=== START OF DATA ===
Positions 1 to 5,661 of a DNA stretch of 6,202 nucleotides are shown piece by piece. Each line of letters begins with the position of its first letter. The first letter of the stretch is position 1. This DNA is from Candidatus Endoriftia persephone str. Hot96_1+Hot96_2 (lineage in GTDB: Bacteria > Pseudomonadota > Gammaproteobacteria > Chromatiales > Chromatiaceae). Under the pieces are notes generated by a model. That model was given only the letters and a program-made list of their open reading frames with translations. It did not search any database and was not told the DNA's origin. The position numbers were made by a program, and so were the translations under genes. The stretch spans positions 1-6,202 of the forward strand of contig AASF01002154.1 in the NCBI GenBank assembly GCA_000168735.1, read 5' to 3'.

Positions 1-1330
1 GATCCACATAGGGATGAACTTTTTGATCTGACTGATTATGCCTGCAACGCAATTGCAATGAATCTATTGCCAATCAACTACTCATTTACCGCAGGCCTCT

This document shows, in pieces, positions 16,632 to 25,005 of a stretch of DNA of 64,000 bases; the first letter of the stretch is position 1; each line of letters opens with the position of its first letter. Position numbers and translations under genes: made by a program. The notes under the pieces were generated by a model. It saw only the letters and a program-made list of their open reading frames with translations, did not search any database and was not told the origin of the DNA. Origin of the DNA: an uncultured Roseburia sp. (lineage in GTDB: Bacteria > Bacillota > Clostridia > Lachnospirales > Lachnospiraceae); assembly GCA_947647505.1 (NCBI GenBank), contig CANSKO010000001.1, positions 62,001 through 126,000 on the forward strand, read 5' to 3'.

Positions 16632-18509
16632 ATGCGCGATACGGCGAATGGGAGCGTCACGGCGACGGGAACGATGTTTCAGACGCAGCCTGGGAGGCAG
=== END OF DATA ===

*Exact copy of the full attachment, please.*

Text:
Positions 1 to 5,661 of a DNA stretch of 6,202 nucleotides are shown piece by piece. Each line of letters begins with the position of its first letter. The first letter of the stretch is position 1. This DNA is from Candidatus Endoriftia persephone str. Hot96_1+Hot96_2 (lineage in GTDB: Bacteria > Pseudomonadota > Gammaproteobacteria > Chromatiales > Chromatiaceae). Under the pieces are notes generated by a model. That model was given only the letters and a program-made list of their open reading frames with translations. It did not search any database and was not told the DNA's origin. The position numbers were made by a program, and so were the translations under genes. The stretch spans positions 1-6,202 of the forward strand of contig AASF01002154.1 in the NCBI GenBank assembly GCA_000168735.1, read 5' to 3'.

Positions 1-1330
1 GATCCACATAGGGATGAACTTTTTGATCTGACTGATTATGCCTGCAACGCAATTGCAATGAATCTATTGCCAATCAACTACTCATTTACCGCAGGCCTCT

This document shows, in pieces, positions 16,632 to 25,005 of a stretch of DNA of 64,000 bases; the first letter of the stretch is position 1; each line of letters opens with the position of its first letter. Position numbers and translations under genes: made by a program. The notes under the pieces were generated by a model. It saw only the letters and a program-made list of their open reading frames with translations, did not search any database and was not told the origin of the DNA. Origin of the DNA: an uncultured Roseburia sp. (lineage in GTDB: Bacteria > Bacillota > Clostridia > Lachnospirales > Lachnospiraceae); assembly GCA_947647505.1 (NCBI GenBank), contig CANSKO010000001.1, positions 62,001 through 126,000 on the forward strand, read 5' to 3'.

Positions 16632-18509
16632 ATGCGCGATACGGCGAATGGGAGCGTCACGGCGACGGGAACGATGTTTCAGACGCAGCCTGGGAGGCAG